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alohasophh:

sixpenceee:

In high school I took a lot of social science classes. It was interesting, but all the politics and the roaring debates in classroom was a major turn off. Don’t get me wrong. I recognize it’s important. But to me, it was a whirling pool of anger and resentment.

That’s not the major reason I chose to be a science major, but it’s a contributing factor. I thought science was all factual information. People in lab coats striving to better understand our world. To me that was beautiful and I wanted to be a part of it. Burning people at stake for a different viewpoint was centuries ago… right? 

Wrong. Science is just as susceptible to that “whirlpool of anger and resentment” as anything else. Even if something has been proven with impeccable data and results, it does not guarantee acceptance with open arms.

Take Dr.Bruce Lipton for example. We now take epigenetics (study of changes due to modified gene expression) seriously. But in the 1990’s when the topic was first introduced, scientists blew up into hysterics at the thought of the concept. This is why Dr.Lipton left the academia for good in 1992, because although his experiments supported his views, he felt his message was falling onto deaf ears.

An interesting book, I’m reading called The Mind (edited by John Brockman) also highlights an example. When Darwin came back from his voyage, he displayed his Galapagos finches and reptiles, the crucial evidence of evolution. John Gould who was a great ornithologist at the time and knew a lot about birds, corrected some of Darwin’s information and gave him more crucial information in support of evolution. 

But Gould himself still remained a creationist and didn’t stand for evolution. As the book says "the man who knew more saw less and the man who knew less saw more"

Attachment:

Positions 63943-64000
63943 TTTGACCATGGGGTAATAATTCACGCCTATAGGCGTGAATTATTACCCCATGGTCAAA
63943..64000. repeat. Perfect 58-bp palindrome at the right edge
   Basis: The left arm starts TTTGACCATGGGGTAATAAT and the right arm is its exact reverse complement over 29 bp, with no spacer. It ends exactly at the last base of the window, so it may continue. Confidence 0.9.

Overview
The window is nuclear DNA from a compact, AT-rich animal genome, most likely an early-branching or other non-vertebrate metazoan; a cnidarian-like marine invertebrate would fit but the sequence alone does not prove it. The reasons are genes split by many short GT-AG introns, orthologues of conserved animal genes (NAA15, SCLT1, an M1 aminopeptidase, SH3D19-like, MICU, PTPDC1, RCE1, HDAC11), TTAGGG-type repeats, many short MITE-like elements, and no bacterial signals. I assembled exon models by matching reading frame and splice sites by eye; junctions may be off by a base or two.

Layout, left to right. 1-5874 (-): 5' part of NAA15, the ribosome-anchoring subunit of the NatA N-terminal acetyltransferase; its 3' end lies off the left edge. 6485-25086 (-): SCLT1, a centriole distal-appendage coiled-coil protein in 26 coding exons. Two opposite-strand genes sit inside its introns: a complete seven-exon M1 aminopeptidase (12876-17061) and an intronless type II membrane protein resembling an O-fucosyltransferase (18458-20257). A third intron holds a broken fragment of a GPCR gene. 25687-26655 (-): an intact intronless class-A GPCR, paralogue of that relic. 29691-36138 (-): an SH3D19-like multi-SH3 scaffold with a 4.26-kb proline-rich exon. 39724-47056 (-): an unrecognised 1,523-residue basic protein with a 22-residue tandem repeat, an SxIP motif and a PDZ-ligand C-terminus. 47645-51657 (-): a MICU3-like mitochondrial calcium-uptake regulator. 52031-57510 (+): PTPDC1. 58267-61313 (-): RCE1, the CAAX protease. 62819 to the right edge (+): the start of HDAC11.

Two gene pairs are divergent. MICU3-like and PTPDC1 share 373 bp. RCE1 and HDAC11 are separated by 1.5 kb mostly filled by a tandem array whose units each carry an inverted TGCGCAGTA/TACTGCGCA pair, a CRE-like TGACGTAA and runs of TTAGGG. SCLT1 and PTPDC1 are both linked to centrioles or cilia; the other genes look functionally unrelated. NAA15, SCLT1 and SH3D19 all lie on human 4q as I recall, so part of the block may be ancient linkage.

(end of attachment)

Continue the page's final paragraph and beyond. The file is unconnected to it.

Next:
I learned that great things take time. Facts and statistics don’t persuade people. Some are forever imprisoned by their own beliefs.

Here is a great article on how some people respond to scientific evidence by twisting information to fit their preexisting views (LINK)

Ofcourse science is a ever changing field and I’m sure by the time I’m 40, science textbooks will be revised and edited many times over. But many new concepts are heavily ridiculed and then gradually accepted generations later. 

"A new scientific truth does not triumph by convincing its opponents and making them see the light, but rather because its opponents eventually die and a new generation grows up that is familiar with it."

-Max Planck

I aspire to be you.

angrywocunited:

tedx:

"The goal is not to turn kids into your kind of adult, but rather, better adults than you have been. Progress happens because new generations grow and develop and become better than the previous ones.”

From Adora Svitak’s talkWhat adults can learn from kids.” In her talk, Adora makes a case for why adults shouldn’t underestimate kids. And they shouldn’t. Kids are doing amazing things. Let’s just take a second to think about how Adora organized her first TEDxYouth event when she was just 12.

This weekend, young people around the world are attending, organizing, speaking at, and watching TEDxYouthDay events — TEDx events dedicated to the ingenuity of kids worldwide. Every year we’re taken aback by the amazing things that come out of these events, and we think you should be, too. Find a TEDxYouthDay event near you to attend or watch live online here.

this is so effing important and i’m super impressed after read her transcript

"No one will miss me", "I’m better off dead"

after-crisis:

When I worked at a non-profit that handled suicide prevention, I had access to the donation records. Each month, a specific man donated 15$ to our organization. It was like clockwork.. same day, same man, he had been doing this for over 4 years. It always seemed odd to me but I never questioned it… until I saw a note attached one month. "For Noah- Dad"

his donation was once his child’s allowance.

I can promise you, they would miss you for the rest of their lives.

castiel-knight-of-hell:

trenchcoatdestiel:

sconesandtea100:

He doesn’t seem to give a crap tho.

UGH NO YOU DON’T UNDERSTAND

  1. It’s a Star Wars reference and they’re both super big nerds
  2. Charlie is a lesbian and she means she loves him like a brother
  3. Dean has said that she’s like the little sister he never wanted

to a geek, Dean’s reply is 1000x better than a simple “I love you too”. Especially in a situation like this where she was a bit hesitant to say it. Dean broke the tension while also showing how much he appreciates her and the geekdom she brings into his life

(Source: deanspopculture)

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